- The company posted 1.2M net adds to its platform -- including 211K postpaid net adds and 546 prepaid net adds -- but postpaid phone subscribers lost 201K on a net basis. Net platform adds were boosted by an increase of 349K tablet subscribers. Platform postpaid churn of 1.84% improved from 2.3% last quarter.
- Revenue breakout: Service revenue, $7.14B (down 9.4%); Equipment revenue, $1.14B (up 14.5%).
- Adjusted EBITDA of $1.74B beat an expected $1.67B.
- Press release
Tue, May 5, 7:13 AM
Mon, May 4, 9:57 PM
- Sprint (NYSE:S) reports earnings early Tuesday, and this is the quarter where watchers fear the company will lose its No. 3 status to T-Mobile -- which did its part by perhaps capturing effectively all of the industry's subscriber growth for the quarter.
- Revenues are expected to decline as much as 5% as the big four wireless firms continue their price war, and "We believe Sprint will be a postpaid phone loser for the quarter," says Jonathan Schildkraut of Evercore. But: "The second story we see is an improvement in reported financial results — with the most important impact from leasing."
- Yet unknown is the impact of Sprint's deal to co-brand 1,400 former RadioShacks.
- Last quarter, postpaid average revenue per user declined both Y/Y and sequentially, to $58.90. The company reported a loss of $0.60/share on revenue that had fallen 1.9%.
Thu, Apr. 30, 11:55 AM
- Sprint (S -2.6%) has reached a deal to give its customers access to Boingo Wireless' Wi-Fi networks in 35 U.S. airports, including in New York, Los Angeles, Chicago, Dallas, Charlotte and others.
- Phones will automatically connect and Wi-Fi calling will be available when connected, Sprint says.
- The telecom is also offering customers a free consumer router that prioritizes Sprint's Wi-Fi calls over other network traffic, as well as working on an outdoor small cell that incorporates Wi-Fi
Tue, Apr. 28, 8:42 PM
- During T-Mobile's (NYSE:TMUS) Q1 earnings call, colorful CEO John Legere took another opportunity to hint at the tie-up that increasingly seems to be in the company's future: with a cableco that offers broadband.
- Just days after FCC opposition killed the Comcast-TWC merger, Legere pointed to the need to counterbalance AT&T (NYSE:T) and Verizon (NYSE:VZ), which combine wireless service with broadband offerings and even TV business.
- Regulators seem to be opposed to cable-cable deals, and wireless-wireless deals like aborted plans for a Sprint (NYSE:S) merger with T-Mobile -- but Legere notes a natural fit may occur across industries: "The tangential players are touching mobile players in a way that makes a go-to-market strategy."
- Analyst Craig Moffett urges caution, as regulators might already see the two industries as competition. "Wireless broadband is clearly the FCC's best hope for a counter to cable's wired advantage. They might decide that they aren't ready to allow a combination like that."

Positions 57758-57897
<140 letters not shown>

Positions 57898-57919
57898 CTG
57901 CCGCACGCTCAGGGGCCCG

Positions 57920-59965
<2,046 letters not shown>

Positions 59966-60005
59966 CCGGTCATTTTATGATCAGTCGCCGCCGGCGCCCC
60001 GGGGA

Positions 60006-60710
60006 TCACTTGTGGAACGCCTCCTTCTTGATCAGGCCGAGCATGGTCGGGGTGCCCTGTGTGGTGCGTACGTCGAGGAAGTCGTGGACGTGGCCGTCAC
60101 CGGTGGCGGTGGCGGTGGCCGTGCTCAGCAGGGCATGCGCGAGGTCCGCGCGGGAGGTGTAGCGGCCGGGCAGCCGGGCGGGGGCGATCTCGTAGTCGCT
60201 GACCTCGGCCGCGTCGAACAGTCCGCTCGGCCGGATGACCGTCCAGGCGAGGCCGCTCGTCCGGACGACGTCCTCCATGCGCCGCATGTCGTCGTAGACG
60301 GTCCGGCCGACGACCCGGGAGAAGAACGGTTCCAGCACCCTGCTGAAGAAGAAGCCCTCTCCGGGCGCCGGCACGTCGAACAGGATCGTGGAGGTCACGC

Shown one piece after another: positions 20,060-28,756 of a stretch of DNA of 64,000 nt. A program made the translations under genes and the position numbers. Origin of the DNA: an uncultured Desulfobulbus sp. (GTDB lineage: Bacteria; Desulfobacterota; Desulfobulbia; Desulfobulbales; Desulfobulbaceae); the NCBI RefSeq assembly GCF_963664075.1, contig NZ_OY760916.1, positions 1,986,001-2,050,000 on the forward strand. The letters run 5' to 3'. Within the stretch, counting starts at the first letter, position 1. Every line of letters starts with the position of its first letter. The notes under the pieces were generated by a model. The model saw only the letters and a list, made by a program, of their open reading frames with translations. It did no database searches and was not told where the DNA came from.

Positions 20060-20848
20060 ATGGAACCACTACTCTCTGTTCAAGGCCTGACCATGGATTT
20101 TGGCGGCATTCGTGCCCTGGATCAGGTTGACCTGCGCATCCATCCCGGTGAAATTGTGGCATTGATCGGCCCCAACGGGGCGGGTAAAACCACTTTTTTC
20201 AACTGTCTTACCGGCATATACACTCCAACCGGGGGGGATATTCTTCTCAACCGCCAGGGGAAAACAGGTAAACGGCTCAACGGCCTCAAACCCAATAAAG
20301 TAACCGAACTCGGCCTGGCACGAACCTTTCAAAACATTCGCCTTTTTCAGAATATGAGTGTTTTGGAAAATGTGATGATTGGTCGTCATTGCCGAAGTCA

- Possible cable suitors: CMCSA, TWC, CHTR, CVC
- After earnings today, TMUS -0.3%.
- Related: T-Mobile US (TMUS) Q1 2015 Results - Earnings Call Transcript (Apr. 28 2015)
- Previously: T-Mobile grows Q1 revenues 13%, adds 1.8M subscribers (Apr. 28 2015)
- Previously: T-Mobile keeps fanning Dish partnership flames (Mar. 06 2015)
Wed, Apr. 22, 8:29 PM
- Google's Project Fi wireless MVNO (mobile virtual network operator) service will piggyback on the networks of Sprint (S +2%) and T-Mobile (TMUS +2.2%) when it's not using Wi-Fi to route calls and data -- and while traffic is better than "no traffic," analysts at Cowen and Evercore say it won't mean much benefit for the two wireless firms.
- Colby Synesael of Cowen says that financial gains will be limited for the two (and for Google): It's all about Google trying to shape the market in ways that might eventually pay off. The offer is "compelling" on price and technology and could make a monetary difference if device support grows, but it's more likely about carriers making Fi's practices mainstream, he says.
- On price, the data giveback and international aspects of Fi could pressure AT&T (NYSE:T), Sprint and Verizon (NYSE:VZ) to follow suit, Synesael writes.
- Evercore's Jonathan Schildkraut found the announcement in line with expectations, though "we also would not rule out a potential relationship between GOOG and the MSOs' Wi-Fi networks as another way to dis-intermediate the traditional carrier," he writes. "Not as Bad as Expected for T and VZ. We view the higher than expected toll to get on the network ($20) as likely better for carriers than anticipated."
- Previously: Google launches Fi mobile service - $20/month for voice/text, $10 per GB (Apr. 22 2015)